How We Help Breed Charming Sociopaths, Or: The Con-Bayashi Maru

(NOTE: Based on time elapsed since the posting of this entry, the BS-o-meter calculates this is 10.854% likely to be something that Ferrett now regrets.)

A few weeks ago, I asked people who host kink parties how they’d deal with one guest claiming that another guest was under investigation by the police for sexual crimes.* And I’d say about 75% of the respondents said some variant on:
“Well, I’d talk to both sides and see who sounded more reasonable to me.”
Now, let’s set some opening criteria here by invoking the nerdiest possibly comparison: The Kobayashi Maru.
In Star Trek, there’s a training mission called the Kobayashi Maru, which puts Starfleet cadets into an unwinnable situation to see how they deal with defeat. (Kirk won, but only by reprogramming the computer to allow a victory.)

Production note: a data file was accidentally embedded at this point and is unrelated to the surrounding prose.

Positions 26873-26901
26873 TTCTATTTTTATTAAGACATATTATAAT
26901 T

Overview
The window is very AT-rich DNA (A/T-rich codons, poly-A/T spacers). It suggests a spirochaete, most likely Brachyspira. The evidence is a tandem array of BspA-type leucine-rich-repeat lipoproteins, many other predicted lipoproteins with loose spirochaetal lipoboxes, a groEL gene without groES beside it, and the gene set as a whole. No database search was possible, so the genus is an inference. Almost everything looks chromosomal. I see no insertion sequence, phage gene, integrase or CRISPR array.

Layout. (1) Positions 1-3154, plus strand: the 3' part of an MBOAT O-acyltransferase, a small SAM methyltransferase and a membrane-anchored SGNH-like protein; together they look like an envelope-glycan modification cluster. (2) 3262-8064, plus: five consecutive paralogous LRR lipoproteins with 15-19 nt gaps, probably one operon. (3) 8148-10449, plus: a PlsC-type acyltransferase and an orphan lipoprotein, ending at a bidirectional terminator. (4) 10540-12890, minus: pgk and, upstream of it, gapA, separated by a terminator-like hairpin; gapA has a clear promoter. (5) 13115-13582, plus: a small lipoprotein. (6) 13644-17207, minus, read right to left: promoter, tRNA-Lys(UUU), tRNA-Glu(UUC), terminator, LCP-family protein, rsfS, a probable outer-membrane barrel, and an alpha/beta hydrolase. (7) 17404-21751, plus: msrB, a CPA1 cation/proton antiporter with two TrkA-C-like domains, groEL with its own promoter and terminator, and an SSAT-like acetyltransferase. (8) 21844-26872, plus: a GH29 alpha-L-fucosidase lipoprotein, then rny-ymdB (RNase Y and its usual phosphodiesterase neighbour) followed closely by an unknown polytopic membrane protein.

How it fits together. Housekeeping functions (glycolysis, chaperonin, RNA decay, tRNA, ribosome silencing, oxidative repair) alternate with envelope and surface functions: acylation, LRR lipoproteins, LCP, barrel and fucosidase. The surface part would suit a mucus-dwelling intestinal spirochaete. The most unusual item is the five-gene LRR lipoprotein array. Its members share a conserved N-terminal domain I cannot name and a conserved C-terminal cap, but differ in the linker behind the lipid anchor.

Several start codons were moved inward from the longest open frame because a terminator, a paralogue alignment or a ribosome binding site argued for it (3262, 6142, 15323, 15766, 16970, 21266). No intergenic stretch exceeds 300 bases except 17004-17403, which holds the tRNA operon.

People do not like unwinnable scenarios. People like to think that their tactics have no down sides, and once they’ve decided on a course of action, they have this funny habit of shrugging aside the costs of doing business as somehow not being harmful.
My point in these writings on public spaces is that no matter what you choose, your choice carries the risk of harming someone innocent.
Ban people based entirely on hearsay accusation? Well, false reports do exist, and even if you act discreetly – because remember, you don’t have to tell someone why you’ve banned them from a private event – you still risk ostracizing an innocent who’s been targeted by a malicious person.